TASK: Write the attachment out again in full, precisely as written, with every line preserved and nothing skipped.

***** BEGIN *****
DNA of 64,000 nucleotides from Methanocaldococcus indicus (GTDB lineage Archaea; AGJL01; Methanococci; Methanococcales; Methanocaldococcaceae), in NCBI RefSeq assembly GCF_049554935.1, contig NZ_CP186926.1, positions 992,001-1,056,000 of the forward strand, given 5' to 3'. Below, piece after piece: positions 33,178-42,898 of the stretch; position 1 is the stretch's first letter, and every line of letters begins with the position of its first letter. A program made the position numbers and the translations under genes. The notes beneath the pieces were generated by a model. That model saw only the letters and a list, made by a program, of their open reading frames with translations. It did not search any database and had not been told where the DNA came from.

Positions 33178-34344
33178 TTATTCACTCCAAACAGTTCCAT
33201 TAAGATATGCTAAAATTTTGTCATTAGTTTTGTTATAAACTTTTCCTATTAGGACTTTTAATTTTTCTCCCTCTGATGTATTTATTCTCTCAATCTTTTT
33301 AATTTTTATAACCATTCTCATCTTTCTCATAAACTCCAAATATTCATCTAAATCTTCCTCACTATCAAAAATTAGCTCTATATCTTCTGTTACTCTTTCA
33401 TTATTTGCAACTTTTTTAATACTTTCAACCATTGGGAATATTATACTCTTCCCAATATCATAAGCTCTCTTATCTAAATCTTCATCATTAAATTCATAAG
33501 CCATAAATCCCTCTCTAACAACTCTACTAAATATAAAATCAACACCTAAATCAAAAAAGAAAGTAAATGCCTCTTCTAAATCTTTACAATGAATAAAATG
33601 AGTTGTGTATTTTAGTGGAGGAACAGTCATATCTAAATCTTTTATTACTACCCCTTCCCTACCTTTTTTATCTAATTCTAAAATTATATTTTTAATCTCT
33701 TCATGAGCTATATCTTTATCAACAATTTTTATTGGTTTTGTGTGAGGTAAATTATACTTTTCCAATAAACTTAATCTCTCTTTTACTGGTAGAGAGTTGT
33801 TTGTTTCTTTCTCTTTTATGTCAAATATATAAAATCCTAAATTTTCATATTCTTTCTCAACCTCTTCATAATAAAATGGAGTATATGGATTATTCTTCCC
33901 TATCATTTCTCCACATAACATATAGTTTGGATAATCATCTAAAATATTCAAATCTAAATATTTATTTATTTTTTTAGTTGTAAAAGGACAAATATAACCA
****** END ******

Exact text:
DNA of 64,000 nucleotides from Methanocaldococcus indicus (GTDB lineage Archaea; AGJL01; Methanococci; Methanococcales; Methanocaldococcaceae), in NCBI RefSeq assembly GCF_049554935.1, contig NZ_CP186926.1, positions 992,001-1,056,000 of the forward strand, given 5' to 3'. Below, piece after piece: positions 33,178-42,898 of the stretch; position 1 is the stretch's first letter, and every line of letters begins with the position of its first letter. A program made the position numbers and the translations under genes. The notes beneath the pieces were generated by a model. That model saw only the letters and a list, made by a program, of their open reading frames with translations. It did not search any database and had not been told where the DNA came from.

Positions 33178-34344
33178 TTATTCACTCCAAACAGTTCCAT
33201 TAAGATATGCTAAAATTTTGTCATTAGTTTTGTTATAAACTTTTCCTATTAGGACTTTTAATTTTTCTCCCTCTGATGTATTTATTCTCTCAATCTTTTT
33301 AATTTTTATAACCATTCTCATCTTTCTCATAAACTCCAAATATTCATCTAAATCTTCCTCACTATCAAAAATTAGCTCTATATCTTCTGTTACTCTTTCA
33401 TTATTTGCAACTTTTTTAATACTTTCAACCATTGGGAATATTATACTCTTCCCAATATCATAAGCTCTCTTATCTAAATCTTCATCATTAAATTCATAAG
33501 CCATAAATCCCTCTCTAACAACTCTACTAAATATAAAATCAACACCTAAATCAAAAAAGAAAGTAAATGCCTCTTCTAAATCTTTACAATGAATAAAATG
33601 AGTTGTGTATTTTAGTGGAGGAACAGTCATATCTAAATCTTTTATTACTACCCCTTCCCTACCTTTTTTATCTAATTCTAAAATTATATTTTTAATCTCT
33701 TCATGAGCTATATCTTTATCAACAATTTTTATTGGTTTTGTGTGAGGTAAATTATACTTTTCCAATAAACTTAATCTCTCTTTTACTGGTAGAGAGTTGT
33801 TTGTTTCTTTCTCTTTTATGTCAAATATATAAAATCCTAAATTTTCATATTCTTTCTCAACCTCTTCATAATAAAATGGAGTATATGGATTATTCTTCCC
33901 TATCATTTCTCCACATAACATATAGTTTGGATAATCATCTAAAATATTCAAATCTAAATATTTATTTATTTTTTTAGTTGTAAAAGGACAAATATAACCA